Roa haraguchiae is the newest species of Chaetodontidae and adds a sixth member to the deepwater Roa genus of butterflyfish. The description of an official new species is usually very exciting but it’s an even more special occasion when it’s a butterflyfish.
The Roa genus is interesting in that it includes members that are found both in very deep water of more than 300 feet but also includes a few species that are sometimes encountered at recreational SCUBA depth above 100 feet. Roa modesta is the shallowest member and occasionally available in the aquarium hobby while the most dramatic species, Roa excelsa is rarely offered for sale to rare aquarium fish collectors.
All of the species of Roa generally have a high body profile and a pattern of alternating white bars on a dark body, with also display varying degrees of light brown, to burnt orange to nearly yellow on the margins of the dark patches. The newly minted Roa haraguchiae is most closely related to Roa rumsfeldi but is the most monochromatic of all with dark brown bands when the fish are small with juvenile coloration but presumably will lighten up in adult specimens.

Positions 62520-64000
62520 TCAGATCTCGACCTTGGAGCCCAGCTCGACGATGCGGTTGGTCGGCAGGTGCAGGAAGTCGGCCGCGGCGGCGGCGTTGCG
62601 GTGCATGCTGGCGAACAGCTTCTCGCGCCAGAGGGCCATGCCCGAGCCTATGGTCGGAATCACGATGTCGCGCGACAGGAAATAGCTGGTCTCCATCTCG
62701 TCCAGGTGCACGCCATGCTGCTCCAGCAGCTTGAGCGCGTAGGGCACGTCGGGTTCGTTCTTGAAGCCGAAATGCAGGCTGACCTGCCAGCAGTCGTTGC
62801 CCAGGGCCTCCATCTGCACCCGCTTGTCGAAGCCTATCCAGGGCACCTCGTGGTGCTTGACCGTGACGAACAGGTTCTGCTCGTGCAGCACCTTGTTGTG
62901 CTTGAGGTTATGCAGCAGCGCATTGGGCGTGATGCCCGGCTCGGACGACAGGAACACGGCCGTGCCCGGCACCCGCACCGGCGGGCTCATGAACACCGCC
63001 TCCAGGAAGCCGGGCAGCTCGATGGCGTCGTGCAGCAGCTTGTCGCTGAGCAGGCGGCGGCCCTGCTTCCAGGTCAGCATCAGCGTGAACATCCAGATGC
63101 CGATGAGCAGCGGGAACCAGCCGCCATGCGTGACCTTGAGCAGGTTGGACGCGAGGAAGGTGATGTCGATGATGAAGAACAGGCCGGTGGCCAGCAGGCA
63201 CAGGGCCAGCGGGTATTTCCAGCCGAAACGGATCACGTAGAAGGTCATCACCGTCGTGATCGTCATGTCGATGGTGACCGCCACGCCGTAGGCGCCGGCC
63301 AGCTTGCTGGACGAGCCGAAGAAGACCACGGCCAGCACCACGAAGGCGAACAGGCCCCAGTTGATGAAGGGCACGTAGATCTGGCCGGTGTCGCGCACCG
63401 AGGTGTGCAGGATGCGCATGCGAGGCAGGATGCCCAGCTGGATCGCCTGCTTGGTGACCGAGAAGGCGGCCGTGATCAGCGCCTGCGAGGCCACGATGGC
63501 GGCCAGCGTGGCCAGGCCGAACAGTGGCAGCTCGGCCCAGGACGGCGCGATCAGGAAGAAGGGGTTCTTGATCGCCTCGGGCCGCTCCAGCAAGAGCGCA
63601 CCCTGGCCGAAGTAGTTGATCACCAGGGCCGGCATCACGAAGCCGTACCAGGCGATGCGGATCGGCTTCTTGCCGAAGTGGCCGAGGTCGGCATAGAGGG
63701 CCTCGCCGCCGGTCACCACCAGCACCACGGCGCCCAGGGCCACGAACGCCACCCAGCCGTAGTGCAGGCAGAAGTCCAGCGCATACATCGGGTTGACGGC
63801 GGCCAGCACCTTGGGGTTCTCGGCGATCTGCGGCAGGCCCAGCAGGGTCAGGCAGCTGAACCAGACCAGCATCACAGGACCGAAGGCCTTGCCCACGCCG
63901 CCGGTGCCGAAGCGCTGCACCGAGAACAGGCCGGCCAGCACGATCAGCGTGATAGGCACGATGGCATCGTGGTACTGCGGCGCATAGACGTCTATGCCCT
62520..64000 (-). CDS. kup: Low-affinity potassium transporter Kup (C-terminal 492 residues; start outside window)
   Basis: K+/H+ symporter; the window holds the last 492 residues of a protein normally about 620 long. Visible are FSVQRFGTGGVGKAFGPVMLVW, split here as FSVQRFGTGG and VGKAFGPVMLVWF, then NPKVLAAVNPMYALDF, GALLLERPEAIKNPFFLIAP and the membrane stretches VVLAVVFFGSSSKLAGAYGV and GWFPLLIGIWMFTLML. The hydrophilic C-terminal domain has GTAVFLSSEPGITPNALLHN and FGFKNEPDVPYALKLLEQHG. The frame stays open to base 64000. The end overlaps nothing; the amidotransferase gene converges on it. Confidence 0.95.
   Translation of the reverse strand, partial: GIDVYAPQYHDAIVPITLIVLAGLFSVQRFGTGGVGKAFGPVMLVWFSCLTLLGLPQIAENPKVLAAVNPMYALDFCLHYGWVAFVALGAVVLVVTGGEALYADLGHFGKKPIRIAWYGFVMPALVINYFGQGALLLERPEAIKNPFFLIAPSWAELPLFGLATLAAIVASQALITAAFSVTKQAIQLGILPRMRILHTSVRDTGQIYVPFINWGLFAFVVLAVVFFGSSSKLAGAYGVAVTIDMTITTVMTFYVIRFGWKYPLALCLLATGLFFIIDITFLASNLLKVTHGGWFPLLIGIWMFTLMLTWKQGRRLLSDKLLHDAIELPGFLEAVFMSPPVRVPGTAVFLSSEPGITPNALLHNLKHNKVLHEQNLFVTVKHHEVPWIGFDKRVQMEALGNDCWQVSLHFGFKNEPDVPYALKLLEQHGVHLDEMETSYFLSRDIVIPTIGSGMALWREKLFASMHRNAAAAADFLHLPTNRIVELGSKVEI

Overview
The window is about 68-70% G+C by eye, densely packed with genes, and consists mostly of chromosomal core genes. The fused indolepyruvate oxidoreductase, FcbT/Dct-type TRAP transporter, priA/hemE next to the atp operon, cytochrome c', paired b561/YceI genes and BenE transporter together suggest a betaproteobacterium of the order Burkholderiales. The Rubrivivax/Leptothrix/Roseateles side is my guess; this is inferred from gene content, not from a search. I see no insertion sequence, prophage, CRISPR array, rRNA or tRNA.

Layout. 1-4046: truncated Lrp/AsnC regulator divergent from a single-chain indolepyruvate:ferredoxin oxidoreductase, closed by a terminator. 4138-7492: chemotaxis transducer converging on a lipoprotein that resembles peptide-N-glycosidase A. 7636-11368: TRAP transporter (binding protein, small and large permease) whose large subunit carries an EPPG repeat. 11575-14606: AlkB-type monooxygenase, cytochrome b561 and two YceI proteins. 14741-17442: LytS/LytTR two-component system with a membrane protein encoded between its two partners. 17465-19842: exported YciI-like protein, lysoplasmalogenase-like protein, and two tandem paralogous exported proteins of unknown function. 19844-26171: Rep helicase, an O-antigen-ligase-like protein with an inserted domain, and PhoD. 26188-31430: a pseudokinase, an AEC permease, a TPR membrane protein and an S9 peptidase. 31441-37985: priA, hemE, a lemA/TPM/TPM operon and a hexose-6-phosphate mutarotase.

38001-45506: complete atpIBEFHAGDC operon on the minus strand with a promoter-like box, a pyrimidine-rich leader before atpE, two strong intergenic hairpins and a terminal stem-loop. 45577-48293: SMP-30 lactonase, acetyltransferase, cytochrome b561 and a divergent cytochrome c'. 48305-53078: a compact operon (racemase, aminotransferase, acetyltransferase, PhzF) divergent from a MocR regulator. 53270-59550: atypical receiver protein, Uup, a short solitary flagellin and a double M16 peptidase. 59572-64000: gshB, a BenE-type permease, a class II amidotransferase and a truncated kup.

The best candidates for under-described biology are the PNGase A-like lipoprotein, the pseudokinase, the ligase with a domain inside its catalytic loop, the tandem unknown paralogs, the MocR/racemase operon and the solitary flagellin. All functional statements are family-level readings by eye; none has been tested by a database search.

Although the Roa genus is very conservative in its appearance, there are subtle, noticeable differences in the bands, dorsal and pelvic fins that are easy to spot if you know where to look. Thankfully the description of Roa haraguchiae includes some nice closeup comparisons of the new species with its congeners.
Roa haraguchiae was described from eight specimens collected in very deep waters of Japan, between 146 and 162 meters deep, 479 to 531 feet but it has been photographed as ‘shallow’ as 230 feet. Although this most likely precludes this species from being collected alive for private or public aquariums, we can probably look forward to a couple more new Roa species getting officially described from deep waters in other parts of the world. [Ichthyo. Research]